In 1952, when there were 60 countries that comprised the United Nations, a committee of the American Society of International Law (referenced here) questioned whether the U.N. was subject to the laws of war.  After all, the U.N. was not, itself, a party to the Geneva Conventions or any other treaties.  It was not until the Kosovo intervention in 1999 that it was decided yes, humanitarian law applies to U.N. peacekeeping operations because: (1) the U.N. is an independent actor – separate from member States – when it exercises peacekeeping functions under the U.N. Charter (2) customary law supports humanitarian intervention in certain situations and the laws of war thus apply to the actors performing the humanitarian intervention and (3) the U.N. increasingly exercises state-type activities, such as in Kosovo when it set up panels to prosecute criminals and freeze assets.

Yet, despite theoretical application of laws of war to U.N. peacekeeping operations, the practical reality is that the U.N., as an international organization, has absolute immunity.  Additionally, individual U.N. officials have immunity as well.  When the U.N. admitted its role in Haiti’s cholera epidemic, victims brought suit in U.S. federal court.  The Second Circuit dismissed the case for lack of subject matter jurisdiction, finding the U.N. was indeed immune under Section 2 of the Convention of the Privileges and Immunities of the United Nations, which states “The United Nations, its property and assets wherever located and by whomsoever held, shall enjoy immunity from every form of legal process except insofar as in any particular case it has expressly waived its immunity…” So, victims in places where the U.N. operates, such as in Haiti, have no avenue to contest activities or hold the U.N. accountable.  The organization that is supposed to enforce the rule of law around the world is not itself accountable.

Mr. Vaagt spoke on behalf of the United Nations. He said enforceability of the rule of law related to personnel actions depends on member states. Once article V or VI of the U.N. Charter is invoked, the status of forces agreement (SOFA) between the U.N. and the host country applies.  Under the SOFA, the state(s) providing humanitarian personnel maintain exclusive jurisdiction of those individuals.  The concept of exclusive jurisdiction also applies to NATO forces going into NATO countries.  Once the U.N. refers a case to a state, it is up to the state to investigate and prosecute the offender.  General Assembly resolution 62/63 urged states to exercise that jurisdiction.  Yet, to date, despite approximately 100 case referrals, not a single state has pursued charges.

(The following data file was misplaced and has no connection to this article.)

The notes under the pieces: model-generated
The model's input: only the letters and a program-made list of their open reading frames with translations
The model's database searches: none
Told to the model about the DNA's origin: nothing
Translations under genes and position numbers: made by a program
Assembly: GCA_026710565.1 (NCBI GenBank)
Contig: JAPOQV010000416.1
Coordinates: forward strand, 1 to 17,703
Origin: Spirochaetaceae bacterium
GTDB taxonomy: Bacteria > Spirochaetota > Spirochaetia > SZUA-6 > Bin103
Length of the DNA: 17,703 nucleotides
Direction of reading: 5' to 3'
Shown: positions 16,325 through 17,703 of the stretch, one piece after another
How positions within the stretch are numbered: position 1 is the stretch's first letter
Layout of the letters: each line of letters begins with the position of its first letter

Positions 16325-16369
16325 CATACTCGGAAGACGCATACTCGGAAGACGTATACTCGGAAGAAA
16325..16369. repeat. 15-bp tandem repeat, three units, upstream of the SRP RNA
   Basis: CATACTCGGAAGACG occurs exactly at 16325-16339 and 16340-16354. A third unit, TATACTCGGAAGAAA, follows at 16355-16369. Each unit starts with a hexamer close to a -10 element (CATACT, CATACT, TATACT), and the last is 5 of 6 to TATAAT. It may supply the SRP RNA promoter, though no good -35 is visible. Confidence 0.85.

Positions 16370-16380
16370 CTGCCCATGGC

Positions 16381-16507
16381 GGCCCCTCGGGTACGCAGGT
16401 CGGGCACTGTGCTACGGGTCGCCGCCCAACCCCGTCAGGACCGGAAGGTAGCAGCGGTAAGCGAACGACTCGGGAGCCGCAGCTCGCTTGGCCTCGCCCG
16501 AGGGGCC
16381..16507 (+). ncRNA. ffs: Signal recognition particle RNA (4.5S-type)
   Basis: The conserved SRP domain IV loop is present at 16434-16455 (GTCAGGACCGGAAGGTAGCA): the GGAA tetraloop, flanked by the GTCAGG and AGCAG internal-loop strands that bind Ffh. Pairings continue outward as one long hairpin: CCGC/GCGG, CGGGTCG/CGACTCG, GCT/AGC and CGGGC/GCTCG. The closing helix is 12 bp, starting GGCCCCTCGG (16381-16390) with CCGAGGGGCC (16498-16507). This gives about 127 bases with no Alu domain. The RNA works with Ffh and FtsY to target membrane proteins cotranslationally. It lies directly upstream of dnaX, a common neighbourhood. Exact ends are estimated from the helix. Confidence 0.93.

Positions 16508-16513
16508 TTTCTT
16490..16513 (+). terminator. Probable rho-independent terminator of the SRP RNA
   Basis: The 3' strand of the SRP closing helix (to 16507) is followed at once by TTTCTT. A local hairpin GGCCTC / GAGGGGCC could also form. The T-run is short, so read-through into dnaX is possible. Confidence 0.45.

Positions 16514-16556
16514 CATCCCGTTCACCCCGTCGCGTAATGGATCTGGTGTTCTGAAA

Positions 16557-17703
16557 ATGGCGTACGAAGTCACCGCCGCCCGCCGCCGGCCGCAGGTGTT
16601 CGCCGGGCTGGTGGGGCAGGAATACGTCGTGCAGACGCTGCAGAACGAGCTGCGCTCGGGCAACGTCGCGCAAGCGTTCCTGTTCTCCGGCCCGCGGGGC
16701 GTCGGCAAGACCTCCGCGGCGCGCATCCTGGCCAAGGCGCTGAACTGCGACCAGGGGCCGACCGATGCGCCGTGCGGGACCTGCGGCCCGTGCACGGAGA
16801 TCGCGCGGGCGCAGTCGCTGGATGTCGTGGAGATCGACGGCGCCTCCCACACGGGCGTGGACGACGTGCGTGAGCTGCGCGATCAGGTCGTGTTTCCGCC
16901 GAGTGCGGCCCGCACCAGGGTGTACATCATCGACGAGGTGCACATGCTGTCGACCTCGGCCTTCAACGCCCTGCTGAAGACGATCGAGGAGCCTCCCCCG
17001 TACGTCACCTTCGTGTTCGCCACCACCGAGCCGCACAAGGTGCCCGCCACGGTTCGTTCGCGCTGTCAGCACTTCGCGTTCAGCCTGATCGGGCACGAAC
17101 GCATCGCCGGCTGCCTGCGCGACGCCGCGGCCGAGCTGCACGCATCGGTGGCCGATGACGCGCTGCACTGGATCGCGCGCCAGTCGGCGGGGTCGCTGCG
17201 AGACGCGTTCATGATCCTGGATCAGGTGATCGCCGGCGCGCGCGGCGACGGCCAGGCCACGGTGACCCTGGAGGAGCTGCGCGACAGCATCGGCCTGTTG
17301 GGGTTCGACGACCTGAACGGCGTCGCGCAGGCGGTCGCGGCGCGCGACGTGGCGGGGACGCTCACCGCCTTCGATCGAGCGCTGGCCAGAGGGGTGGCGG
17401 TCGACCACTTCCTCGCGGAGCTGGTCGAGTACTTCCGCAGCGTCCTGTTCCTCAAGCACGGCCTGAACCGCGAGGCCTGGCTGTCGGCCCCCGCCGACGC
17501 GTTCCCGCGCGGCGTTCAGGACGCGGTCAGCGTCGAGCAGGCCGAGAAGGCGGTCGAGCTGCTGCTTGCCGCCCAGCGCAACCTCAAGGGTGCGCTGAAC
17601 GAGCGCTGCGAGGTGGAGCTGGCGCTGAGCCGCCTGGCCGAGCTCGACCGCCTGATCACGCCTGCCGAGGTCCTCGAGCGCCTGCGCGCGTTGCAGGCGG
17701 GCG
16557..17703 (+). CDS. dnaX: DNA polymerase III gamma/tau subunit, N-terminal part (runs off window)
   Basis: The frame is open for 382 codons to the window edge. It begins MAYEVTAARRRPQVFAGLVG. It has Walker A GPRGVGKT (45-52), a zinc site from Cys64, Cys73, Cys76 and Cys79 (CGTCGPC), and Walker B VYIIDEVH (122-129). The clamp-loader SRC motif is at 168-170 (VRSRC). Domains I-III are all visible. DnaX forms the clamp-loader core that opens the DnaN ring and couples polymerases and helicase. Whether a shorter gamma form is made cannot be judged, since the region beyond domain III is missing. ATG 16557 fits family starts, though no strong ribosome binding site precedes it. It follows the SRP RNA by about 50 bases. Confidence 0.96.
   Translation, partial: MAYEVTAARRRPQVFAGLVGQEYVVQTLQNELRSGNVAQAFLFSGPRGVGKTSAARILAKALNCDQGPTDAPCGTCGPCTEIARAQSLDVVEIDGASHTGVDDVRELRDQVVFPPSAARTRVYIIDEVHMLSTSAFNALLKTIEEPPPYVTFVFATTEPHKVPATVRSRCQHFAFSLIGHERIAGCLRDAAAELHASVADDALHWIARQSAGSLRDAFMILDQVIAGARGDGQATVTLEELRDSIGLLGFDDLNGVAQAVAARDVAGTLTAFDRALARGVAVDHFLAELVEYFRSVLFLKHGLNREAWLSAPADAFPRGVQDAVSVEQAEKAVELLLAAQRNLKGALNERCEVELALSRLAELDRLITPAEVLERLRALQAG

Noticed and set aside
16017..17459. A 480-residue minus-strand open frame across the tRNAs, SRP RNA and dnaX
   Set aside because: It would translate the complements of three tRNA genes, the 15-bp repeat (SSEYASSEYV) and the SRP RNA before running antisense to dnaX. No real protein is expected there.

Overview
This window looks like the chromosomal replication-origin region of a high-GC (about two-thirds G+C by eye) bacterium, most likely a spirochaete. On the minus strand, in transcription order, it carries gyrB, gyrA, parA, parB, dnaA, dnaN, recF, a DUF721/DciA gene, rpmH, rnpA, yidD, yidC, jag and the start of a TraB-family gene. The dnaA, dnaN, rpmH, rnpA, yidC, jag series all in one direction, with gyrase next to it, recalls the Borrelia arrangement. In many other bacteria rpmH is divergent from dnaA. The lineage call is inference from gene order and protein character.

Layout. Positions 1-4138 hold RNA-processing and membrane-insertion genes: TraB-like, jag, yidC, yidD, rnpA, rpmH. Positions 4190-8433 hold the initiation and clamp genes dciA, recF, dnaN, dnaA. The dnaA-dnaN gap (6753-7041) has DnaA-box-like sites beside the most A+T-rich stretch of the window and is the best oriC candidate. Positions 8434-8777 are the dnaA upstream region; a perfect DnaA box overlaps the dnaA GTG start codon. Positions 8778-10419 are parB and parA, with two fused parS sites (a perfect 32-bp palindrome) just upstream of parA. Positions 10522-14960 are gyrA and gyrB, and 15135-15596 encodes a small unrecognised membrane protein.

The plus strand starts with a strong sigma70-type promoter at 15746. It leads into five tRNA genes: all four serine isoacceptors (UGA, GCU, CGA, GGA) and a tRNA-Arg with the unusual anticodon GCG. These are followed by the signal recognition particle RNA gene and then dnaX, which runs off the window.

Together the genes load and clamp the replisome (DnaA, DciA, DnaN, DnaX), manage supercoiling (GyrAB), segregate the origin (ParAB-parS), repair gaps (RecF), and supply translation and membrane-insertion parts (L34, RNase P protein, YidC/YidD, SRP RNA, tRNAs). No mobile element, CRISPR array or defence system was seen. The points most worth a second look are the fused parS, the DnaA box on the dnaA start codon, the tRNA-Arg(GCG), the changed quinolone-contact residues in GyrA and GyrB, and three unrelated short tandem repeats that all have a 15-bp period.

As to the immunity of U.N. staff, only official high level U.N. officials have diplomatic immunity.  But, there are other U.N. employees who have functional immunity, which can be waived by the U.N. Secretary General.  Officially, the U.N. has a zero tolerance policy and Secretary-General Guterres recently released a strategy to end impunity for sexual exploitation and abuse system-wide.  It is too early to comment on the effect of that strategy. Regardless, unless waived by the Secretary-General, immunity stands.

Ms. Galvao Teles said that the issue of U.N. accountability is not a new one.  There are three strategies that have been raised to attempt a balance between immunity and impunity: (1) revise the 1946 Convention on the Privileges and Immunities of the United Nations; (2) envision a convention on the jurisdictional immunities of international organizations; or (3) tackle the immunity question within the context of “settlement of international disputes” to which international organizations are parties.  In Ms. Galvao Teles’s opinion, none of these strategies is appropriate.  It is risky to revise agreements that already contain good law.  Given the current international political climate, the Secretary-General says he is happy to have what we have rather than risk getting less.  Maybe it is not the rules that need to change, but the implementation.  We could clarify when a waiver of immunity would be appropriate.  We could define better the phrase “private claim.” We could explore a sanctions-type system to handle claims rather than relying on judicial resolution.  All of these are better options than revising an established treaty.  As to the second idea of envisioning something new?  Not going to happen.  What would it add?  Again, it is probably an issue about new strategies of implementation rather than the creation of new rules.  The last idea, the topic of tackling the immunity question within the context of settlement of international disputes, was added at the sixty-eight session of the International Law Commission.  Ms. Galvao Teles thinks it is more likely that the International Law Commission would provide draft clauses to address the issue of immunity – not an entire convention.

[For more information about this program, read the official recap on ASIL Cables].